It's a long read and it's a very very complicated issue that attempting to summarize honestly sounds like feeble minded bullshit spouted from the mouths of one of America's chief propaganda artists, but I will do my very best.
What the bill attempts to do is bring the surveillance laws up to the technology level that we now live in.
Yes, again I know what you're thinking… that's pretty much what Bush said, and we all know Bush is a big fat liar so why am I quoting him?  Well… enough monkeys on enough typewriters… let's just say that Bush says a lot of things and chaos theory dictates that at some point, something he says might be correct when interpreted in a certain way.  If it makes you feel any better I think he might have meant to say something else.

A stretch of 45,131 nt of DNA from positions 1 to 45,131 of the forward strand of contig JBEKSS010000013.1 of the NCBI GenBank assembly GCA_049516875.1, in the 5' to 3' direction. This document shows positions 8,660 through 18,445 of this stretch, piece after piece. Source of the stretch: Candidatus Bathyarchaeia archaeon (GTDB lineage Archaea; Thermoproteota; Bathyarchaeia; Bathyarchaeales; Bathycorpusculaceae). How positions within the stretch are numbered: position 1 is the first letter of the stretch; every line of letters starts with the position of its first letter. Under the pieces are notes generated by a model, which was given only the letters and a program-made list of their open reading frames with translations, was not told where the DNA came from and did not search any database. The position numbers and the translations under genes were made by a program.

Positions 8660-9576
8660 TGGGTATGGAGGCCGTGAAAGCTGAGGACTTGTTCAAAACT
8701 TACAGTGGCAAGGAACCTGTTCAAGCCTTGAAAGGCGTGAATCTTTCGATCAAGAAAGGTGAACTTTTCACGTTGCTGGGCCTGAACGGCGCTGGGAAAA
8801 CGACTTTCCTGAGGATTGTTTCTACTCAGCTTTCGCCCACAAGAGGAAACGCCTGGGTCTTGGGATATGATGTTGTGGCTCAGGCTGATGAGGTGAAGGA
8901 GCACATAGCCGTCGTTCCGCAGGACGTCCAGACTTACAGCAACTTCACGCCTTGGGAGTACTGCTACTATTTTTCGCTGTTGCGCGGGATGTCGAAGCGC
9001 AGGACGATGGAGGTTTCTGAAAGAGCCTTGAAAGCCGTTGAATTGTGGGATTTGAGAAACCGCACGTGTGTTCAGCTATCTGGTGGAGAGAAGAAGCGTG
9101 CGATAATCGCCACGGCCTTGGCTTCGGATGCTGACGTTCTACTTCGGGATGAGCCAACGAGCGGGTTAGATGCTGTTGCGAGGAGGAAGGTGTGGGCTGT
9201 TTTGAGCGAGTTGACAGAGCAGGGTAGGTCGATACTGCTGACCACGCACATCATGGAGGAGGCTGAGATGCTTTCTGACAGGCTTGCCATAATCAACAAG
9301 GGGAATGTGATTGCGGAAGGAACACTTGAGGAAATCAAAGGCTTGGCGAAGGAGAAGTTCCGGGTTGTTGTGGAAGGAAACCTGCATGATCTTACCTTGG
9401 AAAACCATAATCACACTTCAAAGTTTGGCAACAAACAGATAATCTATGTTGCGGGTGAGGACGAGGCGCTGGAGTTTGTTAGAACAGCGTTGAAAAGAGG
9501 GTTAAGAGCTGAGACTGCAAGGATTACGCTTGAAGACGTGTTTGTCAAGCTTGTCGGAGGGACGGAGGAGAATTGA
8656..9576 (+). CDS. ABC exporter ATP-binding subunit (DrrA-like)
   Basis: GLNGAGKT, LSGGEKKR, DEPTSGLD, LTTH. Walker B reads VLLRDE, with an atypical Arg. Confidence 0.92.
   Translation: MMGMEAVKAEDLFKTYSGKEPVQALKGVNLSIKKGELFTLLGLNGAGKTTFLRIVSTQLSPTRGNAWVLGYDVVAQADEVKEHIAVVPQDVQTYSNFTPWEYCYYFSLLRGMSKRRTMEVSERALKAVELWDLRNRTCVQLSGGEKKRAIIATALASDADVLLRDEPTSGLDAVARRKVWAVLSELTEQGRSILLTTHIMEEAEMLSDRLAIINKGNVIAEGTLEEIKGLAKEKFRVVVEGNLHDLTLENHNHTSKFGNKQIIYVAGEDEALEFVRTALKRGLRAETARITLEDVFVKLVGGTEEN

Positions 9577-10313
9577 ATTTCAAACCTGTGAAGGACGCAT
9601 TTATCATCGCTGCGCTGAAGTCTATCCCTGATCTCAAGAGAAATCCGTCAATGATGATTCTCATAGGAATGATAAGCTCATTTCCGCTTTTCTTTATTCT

But back to FISA.  FISA is essentially a bill that creates a group of judges who sign warrants to spy.  Now Americans are protected from unlawful spying by their constitution, warrants are issued to make that spying lawful, just like a cop has to obtain a warrant before he can search your home.  This is no different.  
Non-americans aren't protected by the American constitution, and therefore they can be spied on without the same legal issues and are only limited by the policies their boss sets down, certain international laws and treaties and what sort of a budget the accountants allot. Thus spying on non-American citizens outside the USA doesn't need a warrant unless it violates some sort of treaty.